Very Swiss, the industry is teeming with hidden champions: Nobody knows them, everyone uses their products. Who knows that in Sennwald in the St. Gallen Rhine Valley, very big car brand names call on Brusa Elektronik if they only want the very best components for electric cars? Or who is aware that Autoneum (formerly Rieter) from Winterthur ZH is the world market leader in acoustic and heat management and ensures that no annoying noise interrupts the quiet running of e-cars and that the insulation still does not weigh heavily?

The Autoneum solution: high-tech. The same applies to companies that are not even on the radar when it comes to e-mobility. For example, the lubricant specialist Panolin from Madetswil ZH, which occupied the eco niche with a good 100 employees before it became a trend - also typically Swiss. Panolin had already developed eco-hydraulic oil in 1993 and low-particle motor oil in 2000, and a coolant for electric motors has been in the works for a year and a half. “Our company is 70 years old and for the first time the market is changing completely,” says Silvan Lämmle (39), third-generation boss of the family business. “Waiting would be fatal. Innovative power is the Swiss strength. And our!" And what is the liquid made of? “The recipe is as secret as Appenzeller herb schnapps,” says Lämmle with a wink.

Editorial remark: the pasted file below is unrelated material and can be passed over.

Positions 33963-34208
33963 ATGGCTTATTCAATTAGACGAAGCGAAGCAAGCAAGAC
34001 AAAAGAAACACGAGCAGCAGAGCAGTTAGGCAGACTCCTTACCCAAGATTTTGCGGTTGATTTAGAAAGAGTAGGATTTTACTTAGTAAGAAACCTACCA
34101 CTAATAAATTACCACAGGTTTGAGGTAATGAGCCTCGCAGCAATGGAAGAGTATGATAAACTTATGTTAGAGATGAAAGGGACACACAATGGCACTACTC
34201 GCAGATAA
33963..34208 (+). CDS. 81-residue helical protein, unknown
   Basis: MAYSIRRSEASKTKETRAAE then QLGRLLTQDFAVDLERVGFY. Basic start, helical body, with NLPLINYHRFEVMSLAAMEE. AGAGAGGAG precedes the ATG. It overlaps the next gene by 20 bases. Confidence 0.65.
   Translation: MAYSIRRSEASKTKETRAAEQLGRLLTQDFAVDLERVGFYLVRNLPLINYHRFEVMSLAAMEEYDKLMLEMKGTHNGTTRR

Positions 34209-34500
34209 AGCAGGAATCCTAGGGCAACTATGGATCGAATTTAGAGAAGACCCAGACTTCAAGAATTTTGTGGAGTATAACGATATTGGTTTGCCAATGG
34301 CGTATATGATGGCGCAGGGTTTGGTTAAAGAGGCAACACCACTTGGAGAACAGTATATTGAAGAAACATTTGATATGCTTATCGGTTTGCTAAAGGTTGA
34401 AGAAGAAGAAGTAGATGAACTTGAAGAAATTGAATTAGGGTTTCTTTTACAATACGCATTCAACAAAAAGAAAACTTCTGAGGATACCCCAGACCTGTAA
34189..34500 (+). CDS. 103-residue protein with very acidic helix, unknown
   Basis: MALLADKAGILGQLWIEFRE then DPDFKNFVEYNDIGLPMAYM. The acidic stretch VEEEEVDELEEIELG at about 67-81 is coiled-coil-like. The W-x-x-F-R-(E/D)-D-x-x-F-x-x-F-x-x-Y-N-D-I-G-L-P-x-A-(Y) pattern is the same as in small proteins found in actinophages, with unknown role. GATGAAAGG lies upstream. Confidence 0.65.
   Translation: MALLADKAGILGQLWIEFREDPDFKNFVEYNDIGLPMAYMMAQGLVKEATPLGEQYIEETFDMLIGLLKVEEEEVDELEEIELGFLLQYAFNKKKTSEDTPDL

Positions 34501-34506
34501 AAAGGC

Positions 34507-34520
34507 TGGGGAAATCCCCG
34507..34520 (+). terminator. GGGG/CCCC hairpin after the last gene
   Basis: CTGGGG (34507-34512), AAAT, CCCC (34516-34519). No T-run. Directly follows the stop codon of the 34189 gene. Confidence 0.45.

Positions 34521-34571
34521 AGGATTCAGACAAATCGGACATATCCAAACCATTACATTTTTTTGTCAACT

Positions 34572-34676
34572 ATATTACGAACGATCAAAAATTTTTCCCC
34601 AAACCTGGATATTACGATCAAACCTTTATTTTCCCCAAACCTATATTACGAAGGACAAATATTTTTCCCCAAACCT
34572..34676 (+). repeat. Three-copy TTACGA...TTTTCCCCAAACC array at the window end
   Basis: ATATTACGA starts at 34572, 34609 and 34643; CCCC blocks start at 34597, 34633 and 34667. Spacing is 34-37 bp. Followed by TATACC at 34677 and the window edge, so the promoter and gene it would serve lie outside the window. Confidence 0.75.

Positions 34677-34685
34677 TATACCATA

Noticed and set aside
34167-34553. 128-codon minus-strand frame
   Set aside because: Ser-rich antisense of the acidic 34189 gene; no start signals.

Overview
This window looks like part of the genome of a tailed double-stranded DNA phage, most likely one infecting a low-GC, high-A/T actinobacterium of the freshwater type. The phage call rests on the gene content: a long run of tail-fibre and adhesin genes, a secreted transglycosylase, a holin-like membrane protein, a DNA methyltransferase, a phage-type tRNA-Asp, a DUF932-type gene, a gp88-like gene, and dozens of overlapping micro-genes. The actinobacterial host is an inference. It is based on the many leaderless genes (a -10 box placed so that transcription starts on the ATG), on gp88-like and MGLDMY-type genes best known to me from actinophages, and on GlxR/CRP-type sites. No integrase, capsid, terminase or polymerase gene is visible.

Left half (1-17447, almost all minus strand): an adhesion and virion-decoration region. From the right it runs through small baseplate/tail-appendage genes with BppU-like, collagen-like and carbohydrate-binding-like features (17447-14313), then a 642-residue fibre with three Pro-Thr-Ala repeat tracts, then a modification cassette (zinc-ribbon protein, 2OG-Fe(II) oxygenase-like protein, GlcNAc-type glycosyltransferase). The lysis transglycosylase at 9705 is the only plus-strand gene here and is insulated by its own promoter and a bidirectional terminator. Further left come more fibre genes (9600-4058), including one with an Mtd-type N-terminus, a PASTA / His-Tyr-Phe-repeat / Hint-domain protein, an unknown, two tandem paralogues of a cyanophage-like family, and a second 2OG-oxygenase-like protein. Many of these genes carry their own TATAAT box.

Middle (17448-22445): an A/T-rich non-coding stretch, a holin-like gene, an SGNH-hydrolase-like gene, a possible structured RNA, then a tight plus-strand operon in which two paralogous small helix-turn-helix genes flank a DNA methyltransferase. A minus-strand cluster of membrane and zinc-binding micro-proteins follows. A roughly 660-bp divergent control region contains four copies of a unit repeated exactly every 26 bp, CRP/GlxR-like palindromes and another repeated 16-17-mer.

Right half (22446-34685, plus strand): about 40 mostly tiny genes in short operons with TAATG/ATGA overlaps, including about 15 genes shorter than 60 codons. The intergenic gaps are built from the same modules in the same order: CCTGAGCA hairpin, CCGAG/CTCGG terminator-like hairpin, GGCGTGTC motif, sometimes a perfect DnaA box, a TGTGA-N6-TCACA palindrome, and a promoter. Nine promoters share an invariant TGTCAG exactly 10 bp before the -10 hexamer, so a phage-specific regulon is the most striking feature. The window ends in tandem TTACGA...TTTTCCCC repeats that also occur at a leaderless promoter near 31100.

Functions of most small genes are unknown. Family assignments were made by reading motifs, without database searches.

Still others do not have to adjust to e-mobility because they were already electrifying when people smiled at them for it. Be it Carrosserie Hess from Bellach SO with trolleybuses for public transport that were initially declared dead and are now in demand again. Or Kyburz Switzerland. The last Swiss passenger car manufacturer, Martini, went under in 1934, but e-vehicles were developed and built here in Freienstein ZH and Embrach ZH. When Martin Kyburz (54) founded the SME in 1991, which now has a good 100 employees, he was the guy with the electro whim. Today, 20,000 Kyburz are in operation all over the world and ensure that the letters arrive quietly and without emissions, all the way to Australia. Because Kyburz builds the e-tricycles of the Post Office and the e-Roadster e-Rod (with its own stand for the first time at the Geneva Motor Show). “Switzerland is also an image advantage,” explains Martin Kyburz. «We are not the cheapest, but innovation and quality are top. The future can come!»